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The 'King of All Media' Faces Down Bill Gates

November 24, 1995|PAUL D. COLFORD | SPECIAL TO THE TIMES

Love him or hate him, when it comes to book sales, Howard Stern has set the bar high. The radio broadcaster, whose "Miss America" reached stores Nov. 7, sold more copies in the first week than Colin Powell and O.J. Simpson did in their first weeks combined.

Sales of "Miss America" leveled off last week at Barnes & Noble, but not before an estimated 4,000 fans kept the self-proclaimed "King of All Media" signing copies for 7 1/2 hours Saturday at the chain's Carle Place, N.Y., store. The book remained B & N's top seller for the second week.

Who are Stern's main competitors in this busy fall publishing season? Powell and Microsoft chairman Bill Gates.

"The Road Ahead," Gates' view of where the information highway is leading us, goes on sale today. It is receiving an 800,000-copy first printing from Viking Penguin and the kind of multimedia marketing push not seen since Microsoft's Windows 95 software captured retail and media attention in August.

The elements include extensive advertising for the book, a provocative excerpt in the Nov. 27 issue of Newsweek (now on sale), a Gates appearance on "Nightline" last night and a series of media stops by the author starting next week. In addition, Viking is putting promotional teasers on a Bill Gates web site on the Internet (http://www.penguin. com/road/ahead), including an audio clip, an excerpt and information about the CD-ROM included with the $29.95 book.

Retailers were reporting a buildup of interest from customers, who have been asking for the book for weeks. Copies arrived in many storerooms days ago, but were withheld from sale in keeping with today's uniform "lay-down" date--a date set and enforced by publishers of big books to maintain a level selling field among competing stores, some of which may have received copies sooner than others.

Written with Microsoft executive Nathan Myhrvold and journalist Peter Rinearson, "The Road Ahead" is being published a year behind schedule. Gates was paid more than $2.5 million by Viking Penguin.

"It reminds me of the Iacocca book," said Bob Wietrack, Barnes & Noble's senior merchandise manager. Former Chrysler chairman Lee Iacocca's autobiographical "Iacocca," published by Bantam in 1984, sold 2.6 million copies in hardcover.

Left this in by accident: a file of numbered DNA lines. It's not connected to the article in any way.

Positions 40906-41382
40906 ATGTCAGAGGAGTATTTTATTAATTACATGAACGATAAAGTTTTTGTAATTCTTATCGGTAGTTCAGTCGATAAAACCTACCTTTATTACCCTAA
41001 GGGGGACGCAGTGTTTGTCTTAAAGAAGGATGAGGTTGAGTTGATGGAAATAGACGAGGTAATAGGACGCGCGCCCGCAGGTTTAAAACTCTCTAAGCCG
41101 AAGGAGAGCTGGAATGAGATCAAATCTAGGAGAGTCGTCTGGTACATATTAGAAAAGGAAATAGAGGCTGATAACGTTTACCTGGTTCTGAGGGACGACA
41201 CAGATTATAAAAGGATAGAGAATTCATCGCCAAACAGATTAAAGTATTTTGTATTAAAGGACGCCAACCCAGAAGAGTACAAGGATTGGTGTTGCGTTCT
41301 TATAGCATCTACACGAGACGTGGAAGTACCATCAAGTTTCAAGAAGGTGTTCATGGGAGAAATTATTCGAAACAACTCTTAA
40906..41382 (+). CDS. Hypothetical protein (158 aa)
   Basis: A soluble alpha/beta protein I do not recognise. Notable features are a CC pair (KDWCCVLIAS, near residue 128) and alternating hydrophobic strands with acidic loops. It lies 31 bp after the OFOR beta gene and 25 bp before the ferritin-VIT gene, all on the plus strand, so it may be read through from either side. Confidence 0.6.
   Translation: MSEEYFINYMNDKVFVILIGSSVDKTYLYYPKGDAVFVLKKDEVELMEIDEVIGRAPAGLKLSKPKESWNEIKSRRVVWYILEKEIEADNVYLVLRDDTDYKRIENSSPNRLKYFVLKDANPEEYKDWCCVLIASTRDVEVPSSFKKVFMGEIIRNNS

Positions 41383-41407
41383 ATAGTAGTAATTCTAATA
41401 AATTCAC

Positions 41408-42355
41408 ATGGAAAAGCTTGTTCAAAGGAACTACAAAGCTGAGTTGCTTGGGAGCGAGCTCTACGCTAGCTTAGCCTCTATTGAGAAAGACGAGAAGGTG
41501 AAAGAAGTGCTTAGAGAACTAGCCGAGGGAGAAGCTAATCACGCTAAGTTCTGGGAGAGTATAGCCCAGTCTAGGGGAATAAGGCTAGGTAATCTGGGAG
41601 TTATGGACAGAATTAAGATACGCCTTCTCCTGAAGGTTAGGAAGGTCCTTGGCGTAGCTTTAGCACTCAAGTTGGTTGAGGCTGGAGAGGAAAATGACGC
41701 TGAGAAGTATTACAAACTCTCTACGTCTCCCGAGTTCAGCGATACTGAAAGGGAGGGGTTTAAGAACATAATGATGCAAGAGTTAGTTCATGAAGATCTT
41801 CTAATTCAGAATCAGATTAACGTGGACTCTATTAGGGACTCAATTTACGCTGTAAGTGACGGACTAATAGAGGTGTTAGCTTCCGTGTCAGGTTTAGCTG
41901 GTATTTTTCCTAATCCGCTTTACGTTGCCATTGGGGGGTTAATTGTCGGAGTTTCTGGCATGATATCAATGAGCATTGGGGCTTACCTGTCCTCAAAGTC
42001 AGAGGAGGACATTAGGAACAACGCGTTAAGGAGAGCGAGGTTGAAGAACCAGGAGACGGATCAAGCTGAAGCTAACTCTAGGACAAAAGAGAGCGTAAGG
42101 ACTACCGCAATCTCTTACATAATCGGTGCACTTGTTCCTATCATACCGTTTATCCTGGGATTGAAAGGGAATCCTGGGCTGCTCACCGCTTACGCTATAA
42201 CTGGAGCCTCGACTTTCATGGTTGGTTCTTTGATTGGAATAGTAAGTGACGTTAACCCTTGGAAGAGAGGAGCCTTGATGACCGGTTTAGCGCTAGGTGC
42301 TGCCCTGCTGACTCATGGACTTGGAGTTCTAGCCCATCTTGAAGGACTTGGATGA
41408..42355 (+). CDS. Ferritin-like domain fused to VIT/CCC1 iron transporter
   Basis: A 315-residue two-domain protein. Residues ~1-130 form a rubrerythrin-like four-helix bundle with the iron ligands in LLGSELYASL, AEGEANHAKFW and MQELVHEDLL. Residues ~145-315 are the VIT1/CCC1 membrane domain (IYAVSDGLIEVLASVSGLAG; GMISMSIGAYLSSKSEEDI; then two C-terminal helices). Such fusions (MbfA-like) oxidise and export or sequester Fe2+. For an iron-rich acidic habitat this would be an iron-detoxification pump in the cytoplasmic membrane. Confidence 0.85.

"Between what Viking Penguin is doing and what Microsoft is doing for the Gates book, this will be huge," Wietrack said. "It's going to be a race between Powell and Gates for the No. 1 seller of the season."

The assumption is that Stern's numbers, though surging now, with 1.4 million copies in circulation (up from the 1 million initially printed by ReganBooks), will not sustain a long run on the bestseller list.

Powell's "My American Journey," bumped from the top spot on the national bestseller lists by "Miss America," continues to sell strongly despite the former general's recent decision to sit out the 1996 presidential campaign. "People are more interested in him now, I think," Wietrack said. "You really want to know more about the man. . . . It seems as if people are looking for heroes."

Wietrack predicted that "My American Journey," like Barbara Bush's "Barbara Bush" and H. Norman Schwarzkopf's "It Doesn't Take a Hero," will remain on the bestseller list for six months to a year because the Powell book works not only as history but as the biography of an admirable figure.

Random House, which introduced "My American Journey" on Sept. 17 with a 950,000-copy volley, reported this week that there are now nearly 1.6 million copies in print.

*

On the Racks: Forbes' annual ranking of the 500 largest private companies in the United States appears in the business magazine's Dec. 4 issue. Among privately held media firms, Advance Publications (the Newhouse family's empire of newspapers, the Conde Nast magazines, the New Yorker and Random House book publishing) ranks highest, No. 23, with estimated annual revenue of nearly $4.9 billion. Other contenders include Cox Enterprises, No. 37, $3.4 billion; the Hearst Corp., No. 48, $2.3 billion; Ziff-Davis Publishing, No. 216, $813 million; Baker & Taylor (the giant book distributor), No. 232, $785 million; Bloomberg Financial Markets, No. 292, $650 million, and Cablevision Industries, No. 477, $408 million . . . .

Hoping to flee the rat race? Want to downshift? Read the December issue of Working Woman. This not-for-women-only issue is titled "Get a Life." In it, Anna Quindlen sorts through the conflicted responses that greeted her decision last year to give up her popular New York Times column and write novels full time--"The time we are afforded to find happiness and satisfaction cannot be spared or wasted." Management guru Tom Peters explains why he's taking a year off. Barbara Ehrenreich examines the search for a "simpler life."

* Paul D. Colford is a columnist for Newsday. His column is published Fridays.

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